Here at zoanthids.xyz, we’ve owned different sized reef tanks over the years, and the coral species that we’d introduce varied quite a lot in those tanks. But there was one coral species that always stole the show. You guessed it: Zoanthids.

What are Zoanthids?

Zoanthids or short form ‘zoas’, are soft polyp corals that come in a wild array of colors, growth rates and care requirements. They are some of the most incredible looking corals that are fully photosynthetic. They use symbiotic algae called Zooxanthellae in their tissues to produce sugars that feed the coral. Those symbiotic algae are what give the corals their incredible color. In the wild, Zoanthids are found in both shallow, medium and deep water depending on the variation their lighting requirements may vary, but they generally like medium light intensity, and they love medium to high flow.

Eagle Eye Zoanthids foreground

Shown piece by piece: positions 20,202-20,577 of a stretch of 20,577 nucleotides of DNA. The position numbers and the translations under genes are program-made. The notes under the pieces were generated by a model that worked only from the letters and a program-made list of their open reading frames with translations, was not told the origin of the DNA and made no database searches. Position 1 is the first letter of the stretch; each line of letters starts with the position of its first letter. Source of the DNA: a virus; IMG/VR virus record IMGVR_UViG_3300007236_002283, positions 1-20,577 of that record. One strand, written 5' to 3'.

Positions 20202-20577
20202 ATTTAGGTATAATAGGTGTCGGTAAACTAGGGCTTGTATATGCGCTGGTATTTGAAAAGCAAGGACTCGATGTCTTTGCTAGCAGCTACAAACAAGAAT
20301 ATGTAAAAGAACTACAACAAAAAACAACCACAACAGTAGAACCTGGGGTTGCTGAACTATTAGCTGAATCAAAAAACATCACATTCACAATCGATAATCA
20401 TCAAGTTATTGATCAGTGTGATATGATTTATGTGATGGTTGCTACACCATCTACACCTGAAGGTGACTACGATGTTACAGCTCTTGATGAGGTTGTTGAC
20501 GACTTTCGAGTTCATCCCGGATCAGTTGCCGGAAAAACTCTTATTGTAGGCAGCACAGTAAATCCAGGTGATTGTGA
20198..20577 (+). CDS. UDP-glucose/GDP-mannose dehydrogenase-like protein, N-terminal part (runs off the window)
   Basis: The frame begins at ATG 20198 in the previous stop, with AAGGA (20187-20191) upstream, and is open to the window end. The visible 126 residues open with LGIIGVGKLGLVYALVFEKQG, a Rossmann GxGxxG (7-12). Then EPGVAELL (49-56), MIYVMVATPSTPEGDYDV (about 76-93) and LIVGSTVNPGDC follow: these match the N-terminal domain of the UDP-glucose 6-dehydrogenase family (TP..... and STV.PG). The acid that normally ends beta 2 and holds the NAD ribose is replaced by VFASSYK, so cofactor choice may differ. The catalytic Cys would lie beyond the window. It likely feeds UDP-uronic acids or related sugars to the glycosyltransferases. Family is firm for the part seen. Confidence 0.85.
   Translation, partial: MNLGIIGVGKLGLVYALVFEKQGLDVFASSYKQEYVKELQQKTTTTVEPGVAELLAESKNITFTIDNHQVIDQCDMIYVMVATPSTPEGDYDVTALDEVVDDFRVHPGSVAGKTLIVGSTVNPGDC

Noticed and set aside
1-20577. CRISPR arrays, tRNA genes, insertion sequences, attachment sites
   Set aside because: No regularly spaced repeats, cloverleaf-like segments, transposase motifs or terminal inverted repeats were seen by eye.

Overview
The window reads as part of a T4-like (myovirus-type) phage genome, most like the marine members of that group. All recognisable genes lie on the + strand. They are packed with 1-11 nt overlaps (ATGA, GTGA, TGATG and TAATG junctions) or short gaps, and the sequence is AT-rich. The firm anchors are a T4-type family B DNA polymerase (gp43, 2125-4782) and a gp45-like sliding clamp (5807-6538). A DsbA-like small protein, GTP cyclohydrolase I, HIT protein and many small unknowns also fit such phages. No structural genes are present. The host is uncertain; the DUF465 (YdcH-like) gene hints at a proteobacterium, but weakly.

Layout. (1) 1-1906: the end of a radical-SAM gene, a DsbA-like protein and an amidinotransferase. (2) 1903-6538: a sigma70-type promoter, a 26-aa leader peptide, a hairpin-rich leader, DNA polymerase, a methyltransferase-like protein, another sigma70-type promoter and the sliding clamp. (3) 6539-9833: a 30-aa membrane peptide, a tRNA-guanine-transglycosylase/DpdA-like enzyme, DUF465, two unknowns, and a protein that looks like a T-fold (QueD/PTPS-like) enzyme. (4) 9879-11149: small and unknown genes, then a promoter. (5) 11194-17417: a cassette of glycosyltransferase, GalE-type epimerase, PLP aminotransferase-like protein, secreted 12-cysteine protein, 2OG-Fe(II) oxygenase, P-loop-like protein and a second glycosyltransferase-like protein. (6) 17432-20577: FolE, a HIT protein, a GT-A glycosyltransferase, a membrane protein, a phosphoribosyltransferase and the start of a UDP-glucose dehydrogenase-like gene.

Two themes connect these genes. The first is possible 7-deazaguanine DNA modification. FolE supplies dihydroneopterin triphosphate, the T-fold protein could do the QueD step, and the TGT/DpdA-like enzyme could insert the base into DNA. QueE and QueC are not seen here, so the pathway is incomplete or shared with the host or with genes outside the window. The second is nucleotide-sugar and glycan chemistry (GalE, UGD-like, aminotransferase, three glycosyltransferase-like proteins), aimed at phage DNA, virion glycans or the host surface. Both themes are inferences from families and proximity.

Watermelon Zoanthids Background

Reproduction & Growth

Zoanthids are easy corals to keep, provided you find them a great spot in your tank. They reproduce by budding polyps off the main polyp, and depending on the variation, a single polyp can turn into a colony very quickly. Common zoanthids can go for a few dollars per polyp (pp), while rare zoanthids can go for thousands of dollars pp. Usually common zoas are fast growers, and quite hardy. While rarer variations are slow growers, and may require more specific water parameters. The abundance in variation means there are zoanthid corals for everyone, no matter your budget or tank size.

Our Goal

Our goal here at zoanthids.xyz is to cover all the information, you the reef hobbyist, requires in order to care for these incredible corals. Sit back and relax as we take an in-depth dive into all things Zoanthid related.

Have something you’d like us to cover? Please comment down below and we will make it happen!

Thanks for reading,
The Zoanthid.xyz team

Yellow rimmed, purple and red center, 'Eagle Eye' zoanthids with a Emerald Crab hanging out in the colony.
Eagle Eye Zoanthids with an Emerald Crab hanging out

1 Response

  1. matt says:

    Welcome to the new site! Is there anything you’d like us to cover?

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